The user identifier
user_id will be unique on each user identity (aka type of authentication; aka connection).
If an end-user, John Doe, authenticates with a database connection a user identifier will be assigned to that user identity, for example,
ID34. If the same end-user then perform a logout and proceeds to authenticate with a social provider another user identifier will be assigned to that user identity, lets say,
At this stage, for a single person, both Auth0 and your application will think that there two different users. We then support the concept of account linking which enables the same person to link multiple identities into a single user account and in this way be allowed to authenticate in multiple ways, but with the assurance that the application will see a normalized view of the user no matter the identity used to verify who the user is.
However, there’s multiple ways of implementing account linking and there will be considerations associated to each one. For example, if you implement account linking through a rule that automatically links user identities based on the same verified email then you’ll need to take in consideration that the user identity that initiated the transaction should be considered the primary and any existing user identity with the same email will be secondary. In this situation, you could say the user identifier for an existing user will change because the resulting linked user account will use the identifier associated with the primary identity and the primary identity is the one that just logged in for the first time.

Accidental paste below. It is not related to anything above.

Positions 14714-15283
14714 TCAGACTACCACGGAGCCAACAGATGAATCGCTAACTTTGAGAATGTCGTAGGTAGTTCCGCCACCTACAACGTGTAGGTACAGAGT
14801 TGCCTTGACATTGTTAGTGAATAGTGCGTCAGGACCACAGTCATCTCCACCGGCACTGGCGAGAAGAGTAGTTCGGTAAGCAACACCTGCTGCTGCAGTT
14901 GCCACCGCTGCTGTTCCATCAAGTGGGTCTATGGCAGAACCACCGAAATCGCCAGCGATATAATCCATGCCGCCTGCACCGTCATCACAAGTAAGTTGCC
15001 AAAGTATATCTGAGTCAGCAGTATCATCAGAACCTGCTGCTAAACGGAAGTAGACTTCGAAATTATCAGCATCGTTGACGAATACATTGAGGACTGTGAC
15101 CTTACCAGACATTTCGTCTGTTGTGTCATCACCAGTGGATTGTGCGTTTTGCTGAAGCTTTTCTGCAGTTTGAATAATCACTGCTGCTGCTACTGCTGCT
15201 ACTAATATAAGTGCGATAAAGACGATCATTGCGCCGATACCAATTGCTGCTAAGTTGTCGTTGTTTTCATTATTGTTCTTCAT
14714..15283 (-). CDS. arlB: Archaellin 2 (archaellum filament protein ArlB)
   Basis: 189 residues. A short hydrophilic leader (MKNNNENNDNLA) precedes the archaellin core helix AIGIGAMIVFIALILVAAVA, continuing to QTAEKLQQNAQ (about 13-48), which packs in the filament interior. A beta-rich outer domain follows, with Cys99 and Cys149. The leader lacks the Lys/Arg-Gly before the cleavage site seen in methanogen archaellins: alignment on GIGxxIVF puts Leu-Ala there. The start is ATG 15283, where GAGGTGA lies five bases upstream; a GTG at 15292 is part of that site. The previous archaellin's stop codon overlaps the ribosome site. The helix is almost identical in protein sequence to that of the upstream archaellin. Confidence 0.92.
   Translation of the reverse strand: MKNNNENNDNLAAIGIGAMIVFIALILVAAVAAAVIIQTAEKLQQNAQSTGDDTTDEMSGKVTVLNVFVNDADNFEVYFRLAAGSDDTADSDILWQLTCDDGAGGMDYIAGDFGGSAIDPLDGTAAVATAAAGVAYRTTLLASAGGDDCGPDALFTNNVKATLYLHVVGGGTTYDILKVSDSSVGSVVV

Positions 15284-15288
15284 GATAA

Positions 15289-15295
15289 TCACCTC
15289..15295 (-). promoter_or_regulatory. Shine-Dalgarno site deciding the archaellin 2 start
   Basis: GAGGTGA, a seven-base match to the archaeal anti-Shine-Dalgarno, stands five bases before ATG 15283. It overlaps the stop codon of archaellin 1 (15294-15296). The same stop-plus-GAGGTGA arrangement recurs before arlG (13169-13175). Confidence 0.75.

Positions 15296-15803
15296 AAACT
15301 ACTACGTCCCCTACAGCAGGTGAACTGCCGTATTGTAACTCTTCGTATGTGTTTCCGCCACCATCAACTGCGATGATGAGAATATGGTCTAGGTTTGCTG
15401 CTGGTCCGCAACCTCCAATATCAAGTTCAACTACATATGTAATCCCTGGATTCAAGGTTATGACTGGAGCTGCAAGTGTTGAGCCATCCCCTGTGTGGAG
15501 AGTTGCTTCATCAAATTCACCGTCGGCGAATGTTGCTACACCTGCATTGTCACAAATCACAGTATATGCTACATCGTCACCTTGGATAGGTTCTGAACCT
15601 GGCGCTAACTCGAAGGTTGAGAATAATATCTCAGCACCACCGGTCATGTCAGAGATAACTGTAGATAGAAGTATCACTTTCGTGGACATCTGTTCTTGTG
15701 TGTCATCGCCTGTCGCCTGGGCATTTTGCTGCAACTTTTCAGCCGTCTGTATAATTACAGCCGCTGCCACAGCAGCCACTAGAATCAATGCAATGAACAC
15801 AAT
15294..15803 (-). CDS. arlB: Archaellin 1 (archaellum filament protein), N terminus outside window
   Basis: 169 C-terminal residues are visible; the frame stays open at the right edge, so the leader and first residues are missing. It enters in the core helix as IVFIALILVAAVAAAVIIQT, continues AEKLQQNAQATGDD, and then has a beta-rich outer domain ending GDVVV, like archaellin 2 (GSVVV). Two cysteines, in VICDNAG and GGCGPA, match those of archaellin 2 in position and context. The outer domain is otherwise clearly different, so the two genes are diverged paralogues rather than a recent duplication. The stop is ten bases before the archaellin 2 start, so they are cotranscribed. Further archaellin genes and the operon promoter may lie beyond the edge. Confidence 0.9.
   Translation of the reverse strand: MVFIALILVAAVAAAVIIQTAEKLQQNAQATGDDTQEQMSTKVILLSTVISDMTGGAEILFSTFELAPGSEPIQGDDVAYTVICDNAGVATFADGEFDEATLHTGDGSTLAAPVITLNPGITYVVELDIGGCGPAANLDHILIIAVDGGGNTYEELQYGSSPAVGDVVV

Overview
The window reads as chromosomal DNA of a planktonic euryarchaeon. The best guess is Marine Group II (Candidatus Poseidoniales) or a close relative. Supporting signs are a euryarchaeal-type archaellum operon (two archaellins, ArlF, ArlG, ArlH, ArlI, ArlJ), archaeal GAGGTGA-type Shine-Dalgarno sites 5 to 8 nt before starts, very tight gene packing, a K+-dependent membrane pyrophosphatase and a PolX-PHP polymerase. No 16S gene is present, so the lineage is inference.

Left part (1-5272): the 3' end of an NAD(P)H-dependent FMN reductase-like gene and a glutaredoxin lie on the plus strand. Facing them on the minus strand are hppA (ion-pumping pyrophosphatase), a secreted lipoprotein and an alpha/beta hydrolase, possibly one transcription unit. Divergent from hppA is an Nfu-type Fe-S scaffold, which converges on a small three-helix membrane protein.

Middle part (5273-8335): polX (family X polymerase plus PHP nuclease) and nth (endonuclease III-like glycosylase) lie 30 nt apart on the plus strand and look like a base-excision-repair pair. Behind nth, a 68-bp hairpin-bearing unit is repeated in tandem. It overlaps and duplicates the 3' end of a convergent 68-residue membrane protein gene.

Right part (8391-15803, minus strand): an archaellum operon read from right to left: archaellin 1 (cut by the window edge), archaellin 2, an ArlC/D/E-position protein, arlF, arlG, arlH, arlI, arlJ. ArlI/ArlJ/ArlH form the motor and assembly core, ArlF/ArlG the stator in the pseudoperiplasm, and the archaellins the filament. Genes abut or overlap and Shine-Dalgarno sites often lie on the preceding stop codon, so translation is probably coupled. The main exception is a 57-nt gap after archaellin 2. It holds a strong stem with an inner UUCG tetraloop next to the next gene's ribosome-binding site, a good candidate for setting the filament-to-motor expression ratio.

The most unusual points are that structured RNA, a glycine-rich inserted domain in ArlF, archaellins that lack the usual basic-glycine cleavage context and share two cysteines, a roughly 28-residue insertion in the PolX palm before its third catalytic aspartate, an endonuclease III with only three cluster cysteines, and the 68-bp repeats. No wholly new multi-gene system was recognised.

If you want to use account linking and maintain absolute control on which user identity is treated as primary then I would not recommend using a rule to perform automatic account linking. Ideally this should be handled in your client application back-end; you could still use a rule that checks for other identities with the same verified email and includes a custom claim in the issued ID token. Your client application would then detect the custom claim and inform the user that they already authenticated using the same email and as such their identities will be linked (at this point you could control which one would be used as primary). Have in mind that you still need to decide on how you handle the user identifier situation; for example, you could force the user to authenticate again after having performed the linking and in this way the returned
sub would be the one associated with the primary identity you chose which would allow you to basically ensure that it would be the one that already has data associated with it in your client application.
In conclusion, if you make use of account linking then depending on how you perform it you may observe user identifier changes.